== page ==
CDC chief: Antibiotic resistance 'scary' threat to modern medicine

Tom Frieden, CDC
Tom Frieden, CDC

Tom Frieden, MD, MPH, CDC director., CDC / Kathryn Foti

The head of the Centers for Disease Control and Prevention (CDC) kicked off the plenary session at IDWeek2016 with a warning that modern medicine could be undermined if we don't act quickly to reduce antibiotic resistance.

"Truly we face a scary situation," CDC Director Tom Frieden, MD, MPH, told the audience of clinicians and infectious disease researchers in New Orleans. "We need to act now, because we cannot know with certainty that we will have new or better drugs in the future."

Frieden's warning on antibiotic resistance comes a month after the United Nations issued a declaration that committed world leaders to fighting antimicrobial-resistant (AMR) pathogens and ensuring continued access to life-saving antibiotics.

An estimated 700,000 people around the world die each year from drug-resistant strains of common bacterial infections, HIV, tuberculosis, and malaria. And a 2014 report from the UK's Review on Antimicrobial Resistance projected that if rising AMR is not addressed, the annual death toll could reach 10 million by the year 2050.

Frieden said that antibiotic resistance threatens to turn back the clock to a pre-antibiotic era in which pneumonia and urinary tract infections are potentially fatal conditions. But beyond that, it also endangers the more than 600,000 cancer patients who get chemotherapy each year and rely on antibiotics to protect them from potentially deadly infections. "We presume that we can treat them, but that may not always be the case," Frieden said.

Creative thinking, better cooperation

Turning the tide against antimicrobial resistance, Frieden argued, will require work in four areas: Better surveillance and monitoring to find resistant bacteria faster wherever it emerges, better antibiotic stewardship to prevent the emergence of drug-resistant pathogens, better system-wide infection control and treatment, and better outbreak control. "Urgent actions can save both lives and money," he said.

But for Frieden, who battled drug-resistant tuberculosis infections as a CDC officer working with the New York City Health Department in the 1990s, addressing the growing threat of antibiotic resistance also lies in part in the infectious disease community thinking outside the box. One element of that, he explained, is understanding that resistance is not solely an issue for individual hospitals.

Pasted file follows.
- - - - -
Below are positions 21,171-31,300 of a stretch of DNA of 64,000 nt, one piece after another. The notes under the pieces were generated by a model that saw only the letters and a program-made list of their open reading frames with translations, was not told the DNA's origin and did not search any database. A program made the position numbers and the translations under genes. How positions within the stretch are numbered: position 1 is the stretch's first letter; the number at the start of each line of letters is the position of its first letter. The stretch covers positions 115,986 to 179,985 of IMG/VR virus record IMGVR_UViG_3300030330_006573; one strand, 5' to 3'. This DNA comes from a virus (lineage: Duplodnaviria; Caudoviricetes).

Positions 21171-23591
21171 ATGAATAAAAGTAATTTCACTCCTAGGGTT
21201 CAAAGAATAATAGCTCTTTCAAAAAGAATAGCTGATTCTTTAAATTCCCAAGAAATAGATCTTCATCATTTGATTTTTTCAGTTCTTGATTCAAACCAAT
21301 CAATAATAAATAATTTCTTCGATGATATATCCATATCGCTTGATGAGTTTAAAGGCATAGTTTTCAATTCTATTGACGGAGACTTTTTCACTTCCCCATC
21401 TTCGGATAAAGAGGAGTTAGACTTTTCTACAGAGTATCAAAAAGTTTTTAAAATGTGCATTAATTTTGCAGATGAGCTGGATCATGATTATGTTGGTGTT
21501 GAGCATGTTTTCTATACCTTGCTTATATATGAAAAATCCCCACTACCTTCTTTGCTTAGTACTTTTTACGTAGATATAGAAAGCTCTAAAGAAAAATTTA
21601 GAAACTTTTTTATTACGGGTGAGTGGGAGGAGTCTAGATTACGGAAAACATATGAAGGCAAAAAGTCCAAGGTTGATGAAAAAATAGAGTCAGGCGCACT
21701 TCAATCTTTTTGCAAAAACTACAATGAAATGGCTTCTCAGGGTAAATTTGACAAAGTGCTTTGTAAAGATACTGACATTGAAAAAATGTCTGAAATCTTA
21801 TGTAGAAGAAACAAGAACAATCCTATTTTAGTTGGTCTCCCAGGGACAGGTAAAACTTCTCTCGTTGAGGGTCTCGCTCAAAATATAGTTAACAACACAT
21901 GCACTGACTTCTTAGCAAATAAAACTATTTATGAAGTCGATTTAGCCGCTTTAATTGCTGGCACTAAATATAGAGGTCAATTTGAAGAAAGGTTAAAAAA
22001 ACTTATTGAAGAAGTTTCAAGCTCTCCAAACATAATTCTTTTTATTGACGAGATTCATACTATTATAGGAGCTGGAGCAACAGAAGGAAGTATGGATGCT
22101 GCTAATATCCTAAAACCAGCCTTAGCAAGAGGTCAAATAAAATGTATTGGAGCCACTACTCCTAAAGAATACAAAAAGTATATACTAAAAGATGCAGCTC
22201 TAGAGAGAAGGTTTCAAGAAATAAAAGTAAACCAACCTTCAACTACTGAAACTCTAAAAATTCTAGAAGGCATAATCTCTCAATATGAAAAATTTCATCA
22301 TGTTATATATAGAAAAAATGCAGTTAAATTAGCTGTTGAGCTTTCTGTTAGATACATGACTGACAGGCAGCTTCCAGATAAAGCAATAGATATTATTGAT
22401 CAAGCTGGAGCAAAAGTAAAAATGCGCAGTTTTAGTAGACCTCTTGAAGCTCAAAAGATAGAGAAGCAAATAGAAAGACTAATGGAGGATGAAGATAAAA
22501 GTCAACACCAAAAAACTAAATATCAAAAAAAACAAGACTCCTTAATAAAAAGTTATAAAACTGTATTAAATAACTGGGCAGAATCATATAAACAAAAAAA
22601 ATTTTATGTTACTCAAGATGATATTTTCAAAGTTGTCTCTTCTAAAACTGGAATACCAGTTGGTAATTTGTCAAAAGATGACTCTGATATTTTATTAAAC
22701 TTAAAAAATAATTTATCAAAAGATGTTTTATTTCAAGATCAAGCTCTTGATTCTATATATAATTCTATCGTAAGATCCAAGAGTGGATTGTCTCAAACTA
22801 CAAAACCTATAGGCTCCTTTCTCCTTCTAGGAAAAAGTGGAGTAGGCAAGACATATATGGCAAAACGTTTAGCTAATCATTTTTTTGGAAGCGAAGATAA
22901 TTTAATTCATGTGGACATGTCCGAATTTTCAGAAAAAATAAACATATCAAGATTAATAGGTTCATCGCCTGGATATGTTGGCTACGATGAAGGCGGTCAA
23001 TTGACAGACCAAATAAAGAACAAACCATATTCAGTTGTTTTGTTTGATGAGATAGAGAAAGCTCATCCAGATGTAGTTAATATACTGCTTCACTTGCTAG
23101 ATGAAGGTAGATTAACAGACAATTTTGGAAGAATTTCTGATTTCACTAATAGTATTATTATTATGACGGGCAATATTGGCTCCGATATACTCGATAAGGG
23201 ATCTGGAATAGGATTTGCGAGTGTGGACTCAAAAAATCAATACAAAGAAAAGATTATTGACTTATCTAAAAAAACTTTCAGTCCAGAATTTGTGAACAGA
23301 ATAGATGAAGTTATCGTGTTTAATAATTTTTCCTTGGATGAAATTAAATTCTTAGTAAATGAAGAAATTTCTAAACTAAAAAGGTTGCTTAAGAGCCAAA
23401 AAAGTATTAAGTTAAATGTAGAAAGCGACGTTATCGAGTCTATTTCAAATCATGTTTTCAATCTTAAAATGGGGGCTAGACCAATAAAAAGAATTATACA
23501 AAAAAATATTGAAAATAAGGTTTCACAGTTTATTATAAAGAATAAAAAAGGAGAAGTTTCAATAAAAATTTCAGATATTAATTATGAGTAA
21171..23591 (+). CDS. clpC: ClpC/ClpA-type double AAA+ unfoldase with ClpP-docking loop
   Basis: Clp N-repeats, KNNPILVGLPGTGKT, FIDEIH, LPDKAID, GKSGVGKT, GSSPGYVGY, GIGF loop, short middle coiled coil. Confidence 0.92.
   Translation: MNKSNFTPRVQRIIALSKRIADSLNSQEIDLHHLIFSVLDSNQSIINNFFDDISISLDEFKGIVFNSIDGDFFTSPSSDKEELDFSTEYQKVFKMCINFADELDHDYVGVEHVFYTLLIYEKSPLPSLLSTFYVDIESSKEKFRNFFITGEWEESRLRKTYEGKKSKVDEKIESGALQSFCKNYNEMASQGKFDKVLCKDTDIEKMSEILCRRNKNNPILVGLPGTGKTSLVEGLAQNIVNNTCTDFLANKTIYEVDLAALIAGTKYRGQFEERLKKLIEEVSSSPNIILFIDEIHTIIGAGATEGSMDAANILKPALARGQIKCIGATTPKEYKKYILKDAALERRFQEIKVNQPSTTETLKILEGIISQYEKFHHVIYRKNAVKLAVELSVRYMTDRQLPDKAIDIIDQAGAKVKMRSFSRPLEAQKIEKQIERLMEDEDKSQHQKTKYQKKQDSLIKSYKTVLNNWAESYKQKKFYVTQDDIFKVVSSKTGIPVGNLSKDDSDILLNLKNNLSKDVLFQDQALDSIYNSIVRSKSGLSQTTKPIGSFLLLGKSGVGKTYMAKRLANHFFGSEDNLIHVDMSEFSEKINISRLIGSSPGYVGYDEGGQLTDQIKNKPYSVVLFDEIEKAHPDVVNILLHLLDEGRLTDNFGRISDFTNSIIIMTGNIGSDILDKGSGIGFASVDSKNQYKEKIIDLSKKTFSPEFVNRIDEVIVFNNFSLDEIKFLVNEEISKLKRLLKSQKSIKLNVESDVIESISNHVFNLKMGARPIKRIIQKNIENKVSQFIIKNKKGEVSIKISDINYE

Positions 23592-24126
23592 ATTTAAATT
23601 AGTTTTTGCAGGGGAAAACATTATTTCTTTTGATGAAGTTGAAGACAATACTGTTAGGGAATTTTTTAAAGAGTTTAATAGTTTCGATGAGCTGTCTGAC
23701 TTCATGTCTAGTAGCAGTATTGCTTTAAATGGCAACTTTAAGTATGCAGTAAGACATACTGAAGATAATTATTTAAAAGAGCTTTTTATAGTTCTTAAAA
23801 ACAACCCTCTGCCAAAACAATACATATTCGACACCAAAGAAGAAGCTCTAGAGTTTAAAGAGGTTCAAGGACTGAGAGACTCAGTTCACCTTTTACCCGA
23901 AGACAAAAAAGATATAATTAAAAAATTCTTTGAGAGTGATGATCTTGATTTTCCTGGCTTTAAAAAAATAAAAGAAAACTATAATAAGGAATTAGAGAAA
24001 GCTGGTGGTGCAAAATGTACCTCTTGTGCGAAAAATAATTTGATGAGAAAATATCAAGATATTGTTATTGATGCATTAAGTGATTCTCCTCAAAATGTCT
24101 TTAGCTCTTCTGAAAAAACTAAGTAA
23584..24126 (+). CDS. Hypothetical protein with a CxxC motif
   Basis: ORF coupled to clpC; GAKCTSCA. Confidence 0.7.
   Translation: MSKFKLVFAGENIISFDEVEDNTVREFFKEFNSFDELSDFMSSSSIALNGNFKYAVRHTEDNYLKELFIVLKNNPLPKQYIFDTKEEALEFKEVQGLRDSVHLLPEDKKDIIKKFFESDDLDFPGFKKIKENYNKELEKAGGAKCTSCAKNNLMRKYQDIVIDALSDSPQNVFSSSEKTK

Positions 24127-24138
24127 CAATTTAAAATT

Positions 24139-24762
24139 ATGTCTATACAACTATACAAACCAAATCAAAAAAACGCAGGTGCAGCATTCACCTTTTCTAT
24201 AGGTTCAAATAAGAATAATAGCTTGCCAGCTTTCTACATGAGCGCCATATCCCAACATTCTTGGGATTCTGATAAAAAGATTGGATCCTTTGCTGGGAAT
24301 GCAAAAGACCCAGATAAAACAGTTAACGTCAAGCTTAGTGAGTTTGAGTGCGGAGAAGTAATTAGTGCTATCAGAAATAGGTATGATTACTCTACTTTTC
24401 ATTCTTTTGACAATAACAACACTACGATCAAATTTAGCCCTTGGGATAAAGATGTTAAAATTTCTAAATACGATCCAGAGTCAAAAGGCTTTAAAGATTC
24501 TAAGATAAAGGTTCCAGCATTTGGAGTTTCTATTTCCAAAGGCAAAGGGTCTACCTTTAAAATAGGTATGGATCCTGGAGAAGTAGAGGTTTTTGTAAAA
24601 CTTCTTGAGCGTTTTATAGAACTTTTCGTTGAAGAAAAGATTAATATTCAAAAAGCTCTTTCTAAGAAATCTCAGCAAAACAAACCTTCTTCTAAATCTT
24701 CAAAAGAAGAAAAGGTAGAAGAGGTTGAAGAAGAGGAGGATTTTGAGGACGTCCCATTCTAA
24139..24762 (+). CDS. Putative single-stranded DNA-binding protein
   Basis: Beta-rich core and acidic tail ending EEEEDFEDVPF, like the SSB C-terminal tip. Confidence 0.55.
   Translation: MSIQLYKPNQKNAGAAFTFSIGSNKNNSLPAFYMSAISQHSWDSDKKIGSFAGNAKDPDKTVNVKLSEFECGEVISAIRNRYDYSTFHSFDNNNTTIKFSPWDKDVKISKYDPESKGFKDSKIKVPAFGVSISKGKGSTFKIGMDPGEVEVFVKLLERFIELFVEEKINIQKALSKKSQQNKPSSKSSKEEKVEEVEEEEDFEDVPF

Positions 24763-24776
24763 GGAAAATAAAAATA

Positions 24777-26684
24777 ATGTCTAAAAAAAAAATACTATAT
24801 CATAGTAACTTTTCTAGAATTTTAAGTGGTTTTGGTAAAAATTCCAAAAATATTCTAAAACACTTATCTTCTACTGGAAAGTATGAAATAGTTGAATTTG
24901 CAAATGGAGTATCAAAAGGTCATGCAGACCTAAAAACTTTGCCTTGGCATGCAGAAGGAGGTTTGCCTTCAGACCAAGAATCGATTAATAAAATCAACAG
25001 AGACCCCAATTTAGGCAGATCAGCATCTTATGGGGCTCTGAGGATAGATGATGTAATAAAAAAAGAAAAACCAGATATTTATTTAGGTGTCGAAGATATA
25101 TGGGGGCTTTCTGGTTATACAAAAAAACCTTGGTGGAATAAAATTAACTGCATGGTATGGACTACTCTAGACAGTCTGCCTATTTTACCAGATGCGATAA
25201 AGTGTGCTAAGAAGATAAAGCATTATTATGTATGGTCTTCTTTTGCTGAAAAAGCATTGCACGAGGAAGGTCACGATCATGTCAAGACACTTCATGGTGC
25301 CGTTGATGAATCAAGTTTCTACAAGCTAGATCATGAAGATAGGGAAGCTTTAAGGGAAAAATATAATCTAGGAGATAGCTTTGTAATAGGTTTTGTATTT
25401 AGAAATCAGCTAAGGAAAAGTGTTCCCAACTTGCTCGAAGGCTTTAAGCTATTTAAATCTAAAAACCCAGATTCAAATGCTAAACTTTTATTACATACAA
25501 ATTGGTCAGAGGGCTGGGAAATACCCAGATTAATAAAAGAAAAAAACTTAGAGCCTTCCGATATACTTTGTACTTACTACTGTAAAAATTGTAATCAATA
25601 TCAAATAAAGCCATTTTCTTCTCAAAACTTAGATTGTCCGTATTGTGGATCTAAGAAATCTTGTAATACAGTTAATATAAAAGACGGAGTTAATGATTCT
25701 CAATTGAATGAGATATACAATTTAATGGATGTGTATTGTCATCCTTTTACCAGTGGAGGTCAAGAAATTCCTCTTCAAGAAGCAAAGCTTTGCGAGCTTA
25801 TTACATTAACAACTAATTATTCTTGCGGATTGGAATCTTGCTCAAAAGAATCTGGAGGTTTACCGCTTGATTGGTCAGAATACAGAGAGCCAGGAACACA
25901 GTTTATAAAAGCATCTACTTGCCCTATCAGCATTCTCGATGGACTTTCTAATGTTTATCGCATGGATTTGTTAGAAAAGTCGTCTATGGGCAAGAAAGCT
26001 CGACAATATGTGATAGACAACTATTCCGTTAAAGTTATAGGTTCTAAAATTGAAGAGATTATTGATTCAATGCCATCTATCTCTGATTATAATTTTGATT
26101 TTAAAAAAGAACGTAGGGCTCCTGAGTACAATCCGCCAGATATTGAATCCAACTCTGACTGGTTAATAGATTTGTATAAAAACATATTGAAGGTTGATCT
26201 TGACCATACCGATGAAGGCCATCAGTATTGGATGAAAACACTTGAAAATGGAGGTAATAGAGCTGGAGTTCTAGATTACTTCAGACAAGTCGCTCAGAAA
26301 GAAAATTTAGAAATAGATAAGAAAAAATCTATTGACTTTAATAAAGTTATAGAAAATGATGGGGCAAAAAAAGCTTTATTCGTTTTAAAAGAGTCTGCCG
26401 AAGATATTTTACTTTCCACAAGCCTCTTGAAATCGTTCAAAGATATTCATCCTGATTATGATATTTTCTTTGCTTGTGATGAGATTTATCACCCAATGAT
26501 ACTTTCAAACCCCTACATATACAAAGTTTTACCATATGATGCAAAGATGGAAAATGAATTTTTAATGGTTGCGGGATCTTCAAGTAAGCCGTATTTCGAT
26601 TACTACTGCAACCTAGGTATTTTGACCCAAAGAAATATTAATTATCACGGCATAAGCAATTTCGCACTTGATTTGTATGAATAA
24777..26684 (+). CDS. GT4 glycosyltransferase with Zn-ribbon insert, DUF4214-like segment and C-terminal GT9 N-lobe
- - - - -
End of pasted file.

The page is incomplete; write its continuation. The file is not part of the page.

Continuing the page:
The role of hospitals as incubators of increasingly antibiotic-resistant infections has been well-established. Frieden cited statistics showing that one in six central line-associated infections are caused by serious antibiotic-resistant infections, and that nearly nine in 10 Clostridium difficile infections are associated with healthcare treatment.

But, he noted, "healthcare facilities are not islands." For example, older patients move between acute-care and long-term care facilities frequently, and when they move, the bacteria and infections move with them. So even if a hospital has great infection control and antibiotic stewardship programs, it is "at the mercy" of the nursing home or long-term care facility down the block. That's why hospitals need to think about what other healthcare facilities in their community are doing, and how they can coordinate with them, he said.

"By working together, coordinating within a community, facilities can make an enormous difference," Frieden said, citing a CDC analysis that showed that carbapenem-resistant Enterobacteriaceae infections within a community could be drastically reduced with better coordination. "It's not just what one hospital can do. It's about the coordination between facilities."

Looking beyond individual bacteria, borders

Frieden took the "thinking outside the box" metaphor further, suggesting that the infectious disease community also needs to think beyond the individual bacterium by understanding the ecology of bacteria, what role the human microbiome plays in maintaining health and controlling infections, and how the use of antibiotics affects the microbial environment.

"There are many more friendly bacteria around than there are unfriendly ones, and we disrupt them at our peril," he said.

Finally, Frieden explained, clinicians and researchers need to think outside of what they are seeing in their own countries. He cited his own experience treating an Indian patient in New York City with drug-resistant tuberculosis 25 years ago and then going to India years later to establish a program to prevent such infections. "We are all connected by the trends around the world," Frieden said.

To that end, Frieden touted the Global Health Security Agenda, a partnership of more than 70 nations, international organizations, and non-governmental stakeholders that aims to strengthen the capacity of each country to identify, prevent, and respond to infectious disease threats when they emerge.

The CDC chief also urged the audience to look beyond the numbers and focus on the lives affected by antibiotic resistance. "This is important, putting a human face on the problems we see every day… so that the public and policy makers use that kind of motivation to change what we do."

IDWeek is a joint meeting of the Infectious Disease Society of America, the Society for Healthcare Epidemiology of America, the HIV Medical Association, and the Pediatric Infectious Diseases Society.

See also:

Sep 21 CIDRAP News story "UN leaders pledge to fight antimicrobial resistance"

May 19 CIDRAP News story "UK group calls for $40 billion to tackle antibiotic resistance"

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